What was your first Linux distribution and version of that distribution?

f33dm3bits

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I just came across this topic in another forum, I thought it would be a good one for here as well.
but I will add a new aspect to it. What is the first Linux distribution and version you ran on your desktop/laptop and also share the picture of the default wallpaper of that distribution's version?

I actually couldn't remember mine until I had a look at old Ubuntu versions.
I only remembered it because of the default wallpaper, I hadn't seen it in years but I will never
forget that wallpaper! My first Linux distribution was Ubuntu 8.04 LTS (Hardy Heron).
Ubuntu-desktop-2-804-20080708.png
 
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Too far back to remember, back in the 90's A friend who was a M$ engineer kept giving me discs that he had received in his magazines, to play with [being younger than me, he had only ever used windows'] as he was not interested, it was a bit of fun for me, so many different ones, I remember slack, early Debian,Redhat and there were many that didnt last for long, rolling on to the late 90's, I was still using xp, but also had a permanent Debian build on my second drive. this change to Ubuntu for a few years, then came the first build of mint, interesting but rough round the edges, but by Mint 3 it had taken the place of Ubuntu,and still remains my daily desktop build except now its the LMDE build, to my mind the best Ubuntu Mint versions were mint 9 & mint 13.
I still love playing around and currently have about 16 distros on different machines and spare drives. I change my background as others change their skiddies but usually one of the many pictures I have
 
can you move my topic to the "Desktop" category

Taken care of.

I tried Red Hat in about 1995. It was available from a store on CD. I think floppies might have also been an option and it came with a book.

I think I may have used Slackware earlier - technically speaking. In none of these cases would I be moving to Linux. I was merely getting my geek on.

I played with Knoppix a bunch back in the day. Then, it ate my MBR even though I never mounted a disk. I was pretty annoyed by this. A live instance shouldn't touch hardware and I know I didn't mount anything.

I was already familiar with UNIX. Linux was just the natural path for me to take. It wasn't until 2007 that I'd swap everything to Linux.
 
Taken care of.

I was already familiar with UNIX. Linux was just the natural path for me to take. It wasn't until 2007 that I'd swap everything to Linux.
Thanks! How come you didn't end up with BSD for the desktop then if you were already into Unix?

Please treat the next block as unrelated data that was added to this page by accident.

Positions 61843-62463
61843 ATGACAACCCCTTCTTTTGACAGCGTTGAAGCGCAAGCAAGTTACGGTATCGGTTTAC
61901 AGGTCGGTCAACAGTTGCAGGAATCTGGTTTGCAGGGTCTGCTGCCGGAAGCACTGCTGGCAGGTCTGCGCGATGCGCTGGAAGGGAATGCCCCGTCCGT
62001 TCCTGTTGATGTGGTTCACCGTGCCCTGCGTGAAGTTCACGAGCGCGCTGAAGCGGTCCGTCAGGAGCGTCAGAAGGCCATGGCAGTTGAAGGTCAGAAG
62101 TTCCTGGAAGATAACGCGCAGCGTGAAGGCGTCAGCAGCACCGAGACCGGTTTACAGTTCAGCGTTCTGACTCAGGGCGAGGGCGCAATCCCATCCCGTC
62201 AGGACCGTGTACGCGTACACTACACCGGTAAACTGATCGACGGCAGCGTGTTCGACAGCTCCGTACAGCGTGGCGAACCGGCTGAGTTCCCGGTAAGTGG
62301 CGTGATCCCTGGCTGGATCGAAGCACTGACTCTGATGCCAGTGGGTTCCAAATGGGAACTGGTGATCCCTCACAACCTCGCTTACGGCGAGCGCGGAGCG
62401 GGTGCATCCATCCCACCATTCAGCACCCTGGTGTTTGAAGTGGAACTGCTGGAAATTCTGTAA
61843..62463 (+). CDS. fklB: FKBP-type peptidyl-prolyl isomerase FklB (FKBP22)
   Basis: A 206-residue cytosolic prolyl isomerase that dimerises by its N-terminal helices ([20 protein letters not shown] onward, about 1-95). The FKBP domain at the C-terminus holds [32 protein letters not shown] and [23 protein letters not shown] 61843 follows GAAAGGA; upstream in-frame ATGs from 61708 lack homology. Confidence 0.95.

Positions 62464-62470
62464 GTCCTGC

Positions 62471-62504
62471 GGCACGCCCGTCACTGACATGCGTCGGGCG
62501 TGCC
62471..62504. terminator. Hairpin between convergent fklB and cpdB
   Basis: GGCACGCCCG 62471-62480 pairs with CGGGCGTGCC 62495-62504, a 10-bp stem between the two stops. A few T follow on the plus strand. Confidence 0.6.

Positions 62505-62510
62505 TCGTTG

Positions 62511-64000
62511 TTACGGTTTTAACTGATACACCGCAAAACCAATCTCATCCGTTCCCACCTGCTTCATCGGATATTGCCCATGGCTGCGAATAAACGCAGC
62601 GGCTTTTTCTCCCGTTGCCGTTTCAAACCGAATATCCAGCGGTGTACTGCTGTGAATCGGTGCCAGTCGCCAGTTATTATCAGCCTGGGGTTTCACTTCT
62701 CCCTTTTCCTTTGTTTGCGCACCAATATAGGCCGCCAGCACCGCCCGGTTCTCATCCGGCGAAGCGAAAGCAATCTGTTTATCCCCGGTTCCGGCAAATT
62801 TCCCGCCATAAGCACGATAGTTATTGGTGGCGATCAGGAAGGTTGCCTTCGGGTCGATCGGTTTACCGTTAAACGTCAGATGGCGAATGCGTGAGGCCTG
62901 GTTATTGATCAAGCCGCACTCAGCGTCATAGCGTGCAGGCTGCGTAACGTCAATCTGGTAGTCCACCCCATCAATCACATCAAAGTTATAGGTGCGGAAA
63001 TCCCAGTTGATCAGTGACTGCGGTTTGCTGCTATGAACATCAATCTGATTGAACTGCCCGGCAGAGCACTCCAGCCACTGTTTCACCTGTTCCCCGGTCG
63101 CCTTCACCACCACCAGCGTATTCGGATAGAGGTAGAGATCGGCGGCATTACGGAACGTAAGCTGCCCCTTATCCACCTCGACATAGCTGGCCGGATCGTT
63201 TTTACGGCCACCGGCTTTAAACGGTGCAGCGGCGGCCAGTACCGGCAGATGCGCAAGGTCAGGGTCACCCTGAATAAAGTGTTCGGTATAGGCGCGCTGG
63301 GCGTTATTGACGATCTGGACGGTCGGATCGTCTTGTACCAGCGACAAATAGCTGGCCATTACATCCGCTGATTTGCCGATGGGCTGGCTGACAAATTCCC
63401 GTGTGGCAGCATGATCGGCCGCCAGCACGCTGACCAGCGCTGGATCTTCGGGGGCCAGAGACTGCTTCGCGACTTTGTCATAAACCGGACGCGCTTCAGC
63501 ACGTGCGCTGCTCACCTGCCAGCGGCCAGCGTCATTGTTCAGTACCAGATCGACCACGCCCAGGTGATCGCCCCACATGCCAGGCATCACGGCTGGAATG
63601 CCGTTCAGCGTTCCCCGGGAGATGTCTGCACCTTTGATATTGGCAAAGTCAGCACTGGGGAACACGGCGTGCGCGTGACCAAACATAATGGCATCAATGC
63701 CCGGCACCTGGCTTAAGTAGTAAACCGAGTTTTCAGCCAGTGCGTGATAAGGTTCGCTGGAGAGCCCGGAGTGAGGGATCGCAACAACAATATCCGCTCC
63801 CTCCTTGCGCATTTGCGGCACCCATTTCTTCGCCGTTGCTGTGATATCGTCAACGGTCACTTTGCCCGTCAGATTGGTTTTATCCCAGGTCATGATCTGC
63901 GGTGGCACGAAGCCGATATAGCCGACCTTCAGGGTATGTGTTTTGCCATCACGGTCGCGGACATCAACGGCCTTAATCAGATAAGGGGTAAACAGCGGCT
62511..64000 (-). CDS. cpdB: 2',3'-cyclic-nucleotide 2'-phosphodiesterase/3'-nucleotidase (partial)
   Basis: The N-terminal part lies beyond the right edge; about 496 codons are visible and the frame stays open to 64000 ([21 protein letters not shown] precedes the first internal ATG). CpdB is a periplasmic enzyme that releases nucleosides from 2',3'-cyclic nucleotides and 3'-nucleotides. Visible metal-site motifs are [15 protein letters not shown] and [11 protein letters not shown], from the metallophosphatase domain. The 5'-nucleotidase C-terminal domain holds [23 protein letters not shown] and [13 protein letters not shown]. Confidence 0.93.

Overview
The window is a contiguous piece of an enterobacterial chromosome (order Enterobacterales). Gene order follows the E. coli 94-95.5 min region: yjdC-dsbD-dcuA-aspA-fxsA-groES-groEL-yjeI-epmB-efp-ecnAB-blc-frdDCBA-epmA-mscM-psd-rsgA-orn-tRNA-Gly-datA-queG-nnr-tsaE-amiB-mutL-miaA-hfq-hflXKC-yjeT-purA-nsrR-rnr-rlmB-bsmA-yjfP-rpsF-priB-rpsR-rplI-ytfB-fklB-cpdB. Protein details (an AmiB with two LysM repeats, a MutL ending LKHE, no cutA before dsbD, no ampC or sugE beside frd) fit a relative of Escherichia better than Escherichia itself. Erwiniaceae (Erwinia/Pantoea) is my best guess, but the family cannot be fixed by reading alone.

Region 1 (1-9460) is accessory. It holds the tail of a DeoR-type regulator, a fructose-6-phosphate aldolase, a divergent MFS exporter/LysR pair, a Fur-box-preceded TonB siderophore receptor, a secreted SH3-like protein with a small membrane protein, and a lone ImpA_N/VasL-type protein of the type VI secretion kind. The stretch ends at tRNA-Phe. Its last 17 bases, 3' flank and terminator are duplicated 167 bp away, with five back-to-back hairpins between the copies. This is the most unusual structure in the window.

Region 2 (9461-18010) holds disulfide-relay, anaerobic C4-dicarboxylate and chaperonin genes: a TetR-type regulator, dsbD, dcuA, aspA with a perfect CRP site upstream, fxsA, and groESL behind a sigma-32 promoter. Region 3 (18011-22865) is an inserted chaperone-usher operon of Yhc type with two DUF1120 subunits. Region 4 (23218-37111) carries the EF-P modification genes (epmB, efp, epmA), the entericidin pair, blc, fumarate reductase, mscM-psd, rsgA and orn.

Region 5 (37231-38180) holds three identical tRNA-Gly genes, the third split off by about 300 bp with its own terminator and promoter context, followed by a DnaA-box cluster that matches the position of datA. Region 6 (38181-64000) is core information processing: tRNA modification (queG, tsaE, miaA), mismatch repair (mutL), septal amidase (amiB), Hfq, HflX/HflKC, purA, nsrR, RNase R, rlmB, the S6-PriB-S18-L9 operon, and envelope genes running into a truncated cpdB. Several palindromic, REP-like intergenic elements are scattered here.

Back in June of 2010 I ran Ubuntu Linux 10.04 "Lucid Lynx" for the first time on my old ZT Sytems desktop.
It was a dual boot with Windows XP and I spent more time booted into Ubuntu than XP!

I had compiz fusion installed and with all the bells and whistles, it really rocked!
Tux was installed to the dock and he walked back and forth from one end of the doc to the other the whole time the system was up and running. It was a good experience.

Back then I didn't know crap about Linux, lol! In fact, I was as nervous as a rooster in a pair of boots!

Ubuntu Terminal.png


Ubuntu_10.04.3.png
 
Thanks! How come you didn't end up with BSD for the desktop then if you were already into Unix?

Oh, I played a bunch with the BSDs. I still have a laptop with GhostBSD (the sexiest of the BSDs).

I use Linux because of logistics, really. Linux has/had a ton of support, variety, and software. BSD lagged in those areas. Linux largely won out due to its popularity.
 
My first Linux was the Debian 10 with non-free drivers that I managed to install with the help of this forum some years ago
My first installation was back in Feb of 2016 when Debian was version 6......before Gnome 3--
 
It was too long ago to remember as I did try many Distros but I do remember when I started looking at Linux...it was when that horrible win 8 came out.
t9412.gif


I thought if this garbage is being forced on people...it's time to go. So I finally settled on Linux Mint Cinnamon 17.1 or 2 back in 2015.
m1211.gif
 
It was too long ago to remember as I did try many Distros but I do remember when I started looking at Linux...it was when that horrible win 8 came out.
t9412.gif


I thought if this garbage is being forced on people...it's time to go. So I finally settled on Linux Mint Cinnamon 17.1 or 2 back in 2015.
m1211.gif
In my personal opinion, the Windows 8 user interface was awful. I can usually sit down in front of any operating system and figure out how to make it do what I need quickly enough. Not Windows 8.

Worse yet, Microsoft treated Windows 8 as if it were self-documenting, which it was not. You booted it and Microsoft assumed that you would know what to click on and what to do. They though it would be obvious without description, explanation, or tutorial. Microsoft was oh-so-very wrong about that. You could easily find yourself stuck in the GUI, unable to figure out where to turn for a help file or other support aid.

It was that poor support coupled with the disappearance of commonly intuitive Windows user interface elements that made Windows 8 so abysmally bad. Users were desperately confused. Preferences and system configurations were split between the old Control Panel and the newer Settings. Some settings could be configured through both interfaces.